Keep up with the latest news on Active Trans and topics that we care about in the region.

New Uber, Lyft fees should be step toward congestion pricing

Jan 23, 2020 | by Kyle Whitehead

Starting January 6, the fee on solo Uber and Lyft trips citywide increased from 72 cents to $1.25 and the fee on shared trips decreased from 72 cents to 65 cents. Trips that start or end in a new “downtown congestion zone” are charged an additional surcharge ($1.75 for solo trips and 65 cents for shared trips).

A portion of the new revenue goes to the city’s Bus Priority Zones initiative that seeks to make bus service faster and more reliable.

City council votes to freeze demolitions along 606

Jan 15, 2020 | by Lynda Lopez

Today the Chicago City Council took bold action in helping families stay in our communities.

This important step forward occurred when city council voted to pass an ordinance to freeze housing demolitions along the 606 Trail, an area where swiftly increasing housing prices have been pushing families from the neighborhood.

On Tuesday, I testified in support of the ordinance alongside Christian Diaz of the Logan Square Neighborhood Association at City Council’s Committee on Housing and Real Estate.

Input needed on 78 and Lincoln Yards

Jan 6, 2020 | by Julia Gerasimenko

The 78 and Lincoln Yards are two megadevelopments that are being built in Chicago that undoubtedly will have major impacts on the city at large and neighboring communities.

Unfortunately, both projects currently lack a good vision for transit, biking, and walking access. Without a coherent plan for good transportation options, these developments inevitably will be a hindrance to building livable, equitable, and healthy communities.

The good news is that you now have an opportunity to provide direct input on the details of these developments,

Top 10 walking, biking, and transit stories of 2019

Dec 16, 2019 | by Kyle Whitehead

There were plenty of attention-grabbing developments among the top active transportation stories of 2019.

Some of these developments helped make our streets safer and more inviting for people using active transportation, while others were intended to give more people access to better transportation options.

Here they are. If we missed an important story, please let us know.

1. State dedicates funds to walking, biking, and public transit. For the first time ever,

Better transportation options will help close the race gap

Dec 6, 2019 | by Ted Villaire

When Cook County Board President Toni Preckwinkle spoke at the Active Trans annual member meeting on December 4, her message was clear: More equitable transportation will help eliminate the health, wealth, and education disparities that exist in communities of color versus White communities in Cook County.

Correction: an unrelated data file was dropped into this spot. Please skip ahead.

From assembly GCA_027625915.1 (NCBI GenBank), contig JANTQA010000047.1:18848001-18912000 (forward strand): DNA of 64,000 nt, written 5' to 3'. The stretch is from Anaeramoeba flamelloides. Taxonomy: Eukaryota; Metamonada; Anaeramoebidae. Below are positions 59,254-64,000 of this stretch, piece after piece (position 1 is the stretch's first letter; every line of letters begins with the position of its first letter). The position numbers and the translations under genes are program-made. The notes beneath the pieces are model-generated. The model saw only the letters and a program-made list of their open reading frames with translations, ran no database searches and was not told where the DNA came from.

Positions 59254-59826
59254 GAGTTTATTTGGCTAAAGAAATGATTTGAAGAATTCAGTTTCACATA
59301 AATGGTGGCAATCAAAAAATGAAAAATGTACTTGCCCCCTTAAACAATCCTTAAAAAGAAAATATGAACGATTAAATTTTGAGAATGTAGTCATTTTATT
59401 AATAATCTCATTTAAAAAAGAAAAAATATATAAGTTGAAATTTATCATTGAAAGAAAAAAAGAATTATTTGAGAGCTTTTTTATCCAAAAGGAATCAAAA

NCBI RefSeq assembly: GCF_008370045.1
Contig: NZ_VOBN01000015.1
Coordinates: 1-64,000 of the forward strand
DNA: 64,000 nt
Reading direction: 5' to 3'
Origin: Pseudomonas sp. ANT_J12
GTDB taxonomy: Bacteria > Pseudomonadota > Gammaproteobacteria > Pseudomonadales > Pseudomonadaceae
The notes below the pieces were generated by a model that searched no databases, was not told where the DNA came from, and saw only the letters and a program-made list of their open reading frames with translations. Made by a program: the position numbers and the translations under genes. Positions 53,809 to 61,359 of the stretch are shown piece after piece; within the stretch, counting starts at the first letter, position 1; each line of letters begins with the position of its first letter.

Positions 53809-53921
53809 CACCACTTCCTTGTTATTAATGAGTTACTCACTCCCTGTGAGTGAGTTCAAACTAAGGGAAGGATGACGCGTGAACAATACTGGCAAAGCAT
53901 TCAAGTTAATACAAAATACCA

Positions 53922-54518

“Within Cook County, transportation services and the opportunities they afford are not equally distributed,” she said. “Residents and businesses of low- and moderate-income communities travel further to get to jobs and have experienced less economic growth because of historic disinvestment.”

“You may have a two-hour commute to work because the only home you can afford is in Roseland and the only job you can get is in Rosemont.”


What is fare-capping?

Nov 26, 2019 | by Lynda Lopez

In our recent Fair Fares Chicagoland report, we lay out our policy recommendations for more equitable transit in our region. One of our recommendations is fare-capping.

During our research, we interviewed transit riders about their experiences riding transit. A frequent comment we heard from riders was that the $105 fee for 30-day CTA pass is too expensive.

For many people, the high cost meant that buying weekly passes is a common alternative to paying more upfront for the 30-day pass.

A new, signature attraction along Chicago River

Nov 25, 2019 | by Steve Simmons

The Chicago River gained an awe-inspiring addition with the recent opening of the Riverview Bridge on the North Branch, now the longest pedestrian and bike bridge in the city.

The Riverview Bridge runs for roughly a thousand feet north and south of Addison Street and crosses over the river connecting Clark and California Parks, providing a safe off-street connection with breathtaking urban and natural views.

The bridge soars eighteen feet above the Chicago River and is sixteen-feet wide.

Free fares for youth is part of vision for equitable transit

Nov 25, 2019 | by Lynda Lopez

Nationwide, there’s been a growing interest in allowing youth to ride public transit for free.

Following the approach of cities like Sacramento and San Francisco, a movement has been building in Chicago for free transit for youth.

One of the sources of momentum for the local movement is Back of the Yards College Prep, whose students wrote an open letter to Mayor Lori Lightfoot calling for free youth fares.

Brother of crash victim advocates for safer streets

Nov 20, 2019 | by Maya Norris

Andrew DeMott is channeling his family’s tragedy into a catalyst for change.

Since his brother was killed in a car crash while bicycling home early this year, DeMott has been advocating to improve the walking and bicycling infrastructure in Tinley Park, where his brother was killed.

On Oct. 27, his family held a ghost bike ceremony as a memorial to his brother, Douglas DeMott, 52, near the crash site where his brother was struck by a car on Jan.

Why Chicago needs a Safe Streets Fund

Nov 20, 2019 | by Julia Gerasimenko

Every life lost is a tragedy. We can’t help but be overwhelmed when we think about the 78 lives lost in Chicago so far this year as a result of traumatic traffic crashes.

But we mustn’t become numb to these terrible events.

For the 2019 World Day of Remembrance for Road Traffic Victims event, which took place earlier this week, organizers lined up 78 pairs of white shoes in the Thompson Center.